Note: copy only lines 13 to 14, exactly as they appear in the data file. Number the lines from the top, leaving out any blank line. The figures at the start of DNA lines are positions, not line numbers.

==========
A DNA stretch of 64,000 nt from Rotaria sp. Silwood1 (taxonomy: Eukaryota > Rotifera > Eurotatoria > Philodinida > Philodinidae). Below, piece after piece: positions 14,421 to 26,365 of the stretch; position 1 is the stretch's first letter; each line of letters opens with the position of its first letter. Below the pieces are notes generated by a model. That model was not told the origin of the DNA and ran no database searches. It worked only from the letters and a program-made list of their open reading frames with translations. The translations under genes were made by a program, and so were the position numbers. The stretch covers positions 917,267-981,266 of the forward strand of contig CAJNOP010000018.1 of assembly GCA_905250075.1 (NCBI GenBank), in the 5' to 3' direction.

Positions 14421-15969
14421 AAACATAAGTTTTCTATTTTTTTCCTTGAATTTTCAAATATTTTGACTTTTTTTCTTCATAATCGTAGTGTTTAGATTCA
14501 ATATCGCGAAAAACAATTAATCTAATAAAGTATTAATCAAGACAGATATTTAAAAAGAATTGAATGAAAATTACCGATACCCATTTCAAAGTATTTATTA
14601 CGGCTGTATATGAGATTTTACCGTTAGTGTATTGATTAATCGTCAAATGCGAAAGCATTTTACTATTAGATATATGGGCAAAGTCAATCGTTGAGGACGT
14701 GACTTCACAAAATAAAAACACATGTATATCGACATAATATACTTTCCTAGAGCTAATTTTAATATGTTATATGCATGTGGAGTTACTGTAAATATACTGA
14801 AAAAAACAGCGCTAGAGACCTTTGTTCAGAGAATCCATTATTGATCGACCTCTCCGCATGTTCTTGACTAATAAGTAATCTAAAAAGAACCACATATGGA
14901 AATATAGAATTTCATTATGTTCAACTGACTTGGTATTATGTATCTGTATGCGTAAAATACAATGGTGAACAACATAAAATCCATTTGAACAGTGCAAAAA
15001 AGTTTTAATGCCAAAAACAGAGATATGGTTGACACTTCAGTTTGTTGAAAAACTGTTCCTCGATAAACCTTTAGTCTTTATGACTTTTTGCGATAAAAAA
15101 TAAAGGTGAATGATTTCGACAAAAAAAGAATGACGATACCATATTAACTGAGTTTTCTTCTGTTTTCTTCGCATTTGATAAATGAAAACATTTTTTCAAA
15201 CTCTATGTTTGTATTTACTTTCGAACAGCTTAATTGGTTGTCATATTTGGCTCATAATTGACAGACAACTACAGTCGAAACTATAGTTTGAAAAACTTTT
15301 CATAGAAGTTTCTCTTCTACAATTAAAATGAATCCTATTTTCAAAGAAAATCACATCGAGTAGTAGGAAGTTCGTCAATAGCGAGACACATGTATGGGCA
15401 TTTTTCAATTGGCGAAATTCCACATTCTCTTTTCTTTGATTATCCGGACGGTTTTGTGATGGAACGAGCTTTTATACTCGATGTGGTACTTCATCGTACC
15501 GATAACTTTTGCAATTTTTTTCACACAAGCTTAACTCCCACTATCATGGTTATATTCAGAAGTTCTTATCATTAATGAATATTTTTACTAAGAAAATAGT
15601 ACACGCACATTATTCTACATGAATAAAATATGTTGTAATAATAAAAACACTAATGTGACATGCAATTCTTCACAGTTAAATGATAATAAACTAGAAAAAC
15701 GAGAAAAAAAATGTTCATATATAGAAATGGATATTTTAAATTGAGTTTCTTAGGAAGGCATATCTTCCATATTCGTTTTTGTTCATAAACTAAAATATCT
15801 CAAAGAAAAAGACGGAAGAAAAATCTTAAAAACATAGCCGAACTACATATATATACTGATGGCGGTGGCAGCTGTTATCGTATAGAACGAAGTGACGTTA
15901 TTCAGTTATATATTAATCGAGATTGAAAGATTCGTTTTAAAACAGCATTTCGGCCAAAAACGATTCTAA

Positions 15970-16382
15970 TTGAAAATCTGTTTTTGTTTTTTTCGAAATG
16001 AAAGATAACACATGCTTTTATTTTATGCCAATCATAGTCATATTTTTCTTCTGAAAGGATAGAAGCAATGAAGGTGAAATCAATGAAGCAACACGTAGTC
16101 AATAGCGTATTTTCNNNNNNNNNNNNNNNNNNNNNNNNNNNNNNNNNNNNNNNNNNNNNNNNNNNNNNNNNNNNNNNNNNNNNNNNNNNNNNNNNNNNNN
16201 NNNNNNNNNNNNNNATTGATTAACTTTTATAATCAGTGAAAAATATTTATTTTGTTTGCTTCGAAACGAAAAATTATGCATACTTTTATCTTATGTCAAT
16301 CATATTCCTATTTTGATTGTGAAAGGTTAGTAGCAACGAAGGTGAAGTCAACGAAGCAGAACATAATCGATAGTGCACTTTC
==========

15401 TTTTTCAATTGGCGAAATTCCACATTCTCTTTTCTTTGATTATCCGGACGGTTTTGTGATGGAACGAGCTTTTATACTCGATGTGGTACTTCATCGTACC
15501 GATAACTTTTGCAATTTTTTTCACACAAGCTTAACTCCCACTATCATGGTTATATTCAGAAGTTCTTATCATTAATGAATATTTTTACTAAGAAAATAGT